Alissa A. Vaillancourt
The "Homeric patina" of the poems of Leonidas of Tarentum describes a poetic technique of Homeric allusion found in many of his epigrams (De Stefani 2005: 157). Leonidas' signature is likewise the reinvention of these allusions within contexts of everyday, humble craftsmen. This paper examines one such epigram, Leon. 2 G-P = AP 6.211, a dedication to Aphrodite, which provides "window allusion" (Hinds 1998: 48; Sens 2007: 380; Conte 2012: 170) to Homeric poetry through its allusion to Sappho fr. 44. The humble context that frames the layered allusions contained in this poem distinguishes Leonidas' poetic program as an ironic recasting of Homeric diction. Such reuse of Sappho differs greatly from the poetic aims of other Hellenistic epigrammatists' treatment of Sappho, as in Nossis' assertions of kinship with Sappho (Nossis 11 G-P = AP 7.718), or Posidippus' memorial for Sappho's Doricha (Posidippus 17 G-P = A-B 122; Bowman 1998: 38-59; Gosetti-Murrayjohn 2006: 40; Bing 2009: 190).
In Leonidas' epigram, Kallikleia, a hetaera, dedicates a list of tools before the porch of Kypris. This list of items alludes to those chronicled in Sapph. fr. 44, which describes the dowry Andromache brings to Troy, with the theme, diction, and dialect of epithalamion, Homeric poetry and Cyclic epic (Spellman 2017: 4-11). The "Trojan myth" in Sappho's fragment draws on the Iliad, yet may also contain its own intertextual response to the marriage of Helen and Paris, as recorded in the Cypria (Spellman 2017: 80). Sappho's intertextuality may be a launching point for Leonidas' own reuse. Through Leonidas' allusion, we also observe that Kallikleia's dedication to Aphrodite more likely confirms, as has been suggested by other scholarship (Hintzen 2012: 43), her transformation from hetaera to lawful wife. Underneath the epigram's ornate language, the humanity of the hetaera resonates. The description of her hair as Lesbian indicates that the dedicator is a foreigner (Gow 1965: 311), and as Natsina argues, "[conveys the] image of a woman who is away from home, a stranger in a strange place, who gives thanks to local cultic version of Aphrodite" (Natsina 2012: 254 n16). Yet Kallikleia's foreignness to married life, in another land, is similar to Andromache's, as she travels from Thebe to Troy with her dowry, as recounted in Sappho. The Lesbian origin of Kallikleia's hairdo likewise signals to the reader the Sapphic origin of the epigram's diction.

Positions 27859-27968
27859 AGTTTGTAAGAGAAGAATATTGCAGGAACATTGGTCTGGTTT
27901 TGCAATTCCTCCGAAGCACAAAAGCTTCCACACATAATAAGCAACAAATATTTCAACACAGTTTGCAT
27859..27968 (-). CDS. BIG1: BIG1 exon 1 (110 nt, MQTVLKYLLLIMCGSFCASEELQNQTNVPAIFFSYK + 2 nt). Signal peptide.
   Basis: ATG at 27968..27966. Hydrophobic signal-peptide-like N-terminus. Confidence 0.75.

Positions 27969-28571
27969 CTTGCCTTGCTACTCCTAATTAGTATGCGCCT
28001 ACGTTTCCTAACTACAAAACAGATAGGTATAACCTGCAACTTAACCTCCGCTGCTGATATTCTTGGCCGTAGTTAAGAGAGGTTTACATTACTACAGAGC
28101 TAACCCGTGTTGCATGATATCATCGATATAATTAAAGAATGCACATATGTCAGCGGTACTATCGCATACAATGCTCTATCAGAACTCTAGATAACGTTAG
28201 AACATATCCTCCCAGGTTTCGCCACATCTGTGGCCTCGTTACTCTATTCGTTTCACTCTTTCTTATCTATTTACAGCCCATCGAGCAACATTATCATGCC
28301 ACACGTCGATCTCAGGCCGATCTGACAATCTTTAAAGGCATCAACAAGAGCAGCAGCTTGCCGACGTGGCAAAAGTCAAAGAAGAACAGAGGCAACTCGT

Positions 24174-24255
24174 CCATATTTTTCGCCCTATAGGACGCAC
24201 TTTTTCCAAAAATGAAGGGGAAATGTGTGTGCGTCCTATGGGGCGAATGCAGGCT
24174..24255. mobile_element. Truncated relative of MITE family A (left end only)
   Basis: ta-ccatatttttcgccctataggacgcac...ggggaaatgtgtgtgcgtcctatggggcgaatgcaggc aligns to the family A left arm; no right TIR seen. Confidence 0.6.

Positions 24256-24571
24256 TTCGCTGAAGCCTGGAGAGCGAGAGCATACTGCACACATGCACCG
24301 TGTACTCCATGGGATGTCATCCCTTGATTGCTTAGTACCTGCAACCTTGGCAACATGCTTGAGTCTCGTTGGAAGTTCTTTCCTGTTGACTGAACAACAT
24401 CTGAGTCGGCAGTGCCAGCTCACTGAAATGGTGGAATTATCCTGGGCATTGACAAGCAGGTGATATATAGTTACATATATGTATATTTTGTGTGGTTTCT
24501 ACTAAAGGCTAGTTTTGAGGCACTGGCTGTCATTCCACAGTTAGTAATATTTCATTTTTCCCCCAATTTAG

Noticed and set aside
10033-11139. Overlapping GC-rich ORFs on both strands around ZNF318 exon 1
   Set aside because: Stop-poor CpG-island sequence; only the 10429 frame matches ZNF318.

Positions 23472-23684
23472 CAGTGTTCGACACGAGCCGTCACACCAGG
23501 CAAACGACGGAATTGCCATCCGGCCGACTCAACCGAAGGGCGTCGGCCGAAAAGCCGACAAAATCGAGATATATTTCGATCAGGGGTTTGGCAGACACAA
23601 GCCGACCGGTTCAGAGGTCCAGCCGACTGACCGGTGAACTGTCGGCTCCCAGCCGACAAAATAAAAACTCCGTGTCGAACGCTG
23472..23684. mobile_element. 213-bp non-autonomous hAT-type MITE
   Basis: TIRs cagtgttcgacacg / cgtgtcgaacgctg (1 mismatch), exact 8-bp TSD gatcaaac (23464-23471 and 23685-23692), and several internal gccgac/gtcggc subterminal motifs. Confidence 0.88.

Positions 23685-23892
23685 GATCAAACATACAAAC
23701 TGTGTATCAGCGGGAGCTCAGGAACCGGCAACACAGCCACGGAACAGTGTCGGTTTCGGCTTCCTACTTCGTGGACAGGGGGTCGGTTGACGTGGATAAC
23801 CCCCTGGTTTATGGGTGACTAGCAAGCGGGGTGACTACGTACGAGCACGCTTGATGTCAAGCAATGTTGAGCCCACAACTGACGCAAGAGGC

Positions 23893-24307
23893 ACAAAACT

Despite the Sapphic intertext, we cannot set aside the epic origins of Sappho's language, since, throughout all of his epigrams, Leonidas alludes more to Homeric poetry than to any other. The Homeric make-up of the epigram's diction is a trademark of his other dedications, which share similar Homericisms (e.g. Leon. 20 G-P = AP 7.295, Leon. 45 G-P = AP 6.309, and Leon. 43 G-P = AP 5.206). This epigram's layering of allusion, however, reimagines Kallikleia's simultaneous poverty and assiduous devotion to her vanity with the catalogue of tools that appropriates Sappho's diction in some places, yet applies a Homeric source in others. The direct allusion to Sappho fr. 44 indicates Leonidas' innovative aesthetic (McInerney 2013: 243-4) of Homericizing a craftswoman, as the epigram makes parallel his own poetic labor of merging Homeric and Sapphic layers, with the toil of Kallikleia, a hetaera in flux, on the threshold of marriage. With Sapphic poetry as a medium for admiration of a hetaera's Homeric symbolism, a lowly woman becomes the source of great poetic value through Leonidas' innovation in epigram. Through Leonidas' allusion, the genre of epigram presumes the same context of the Sapphic epithalamion, which becomes a lens for realizing, reinventing, and reframing a Homeric context.
Hellenistic Poetry in its Cultural Context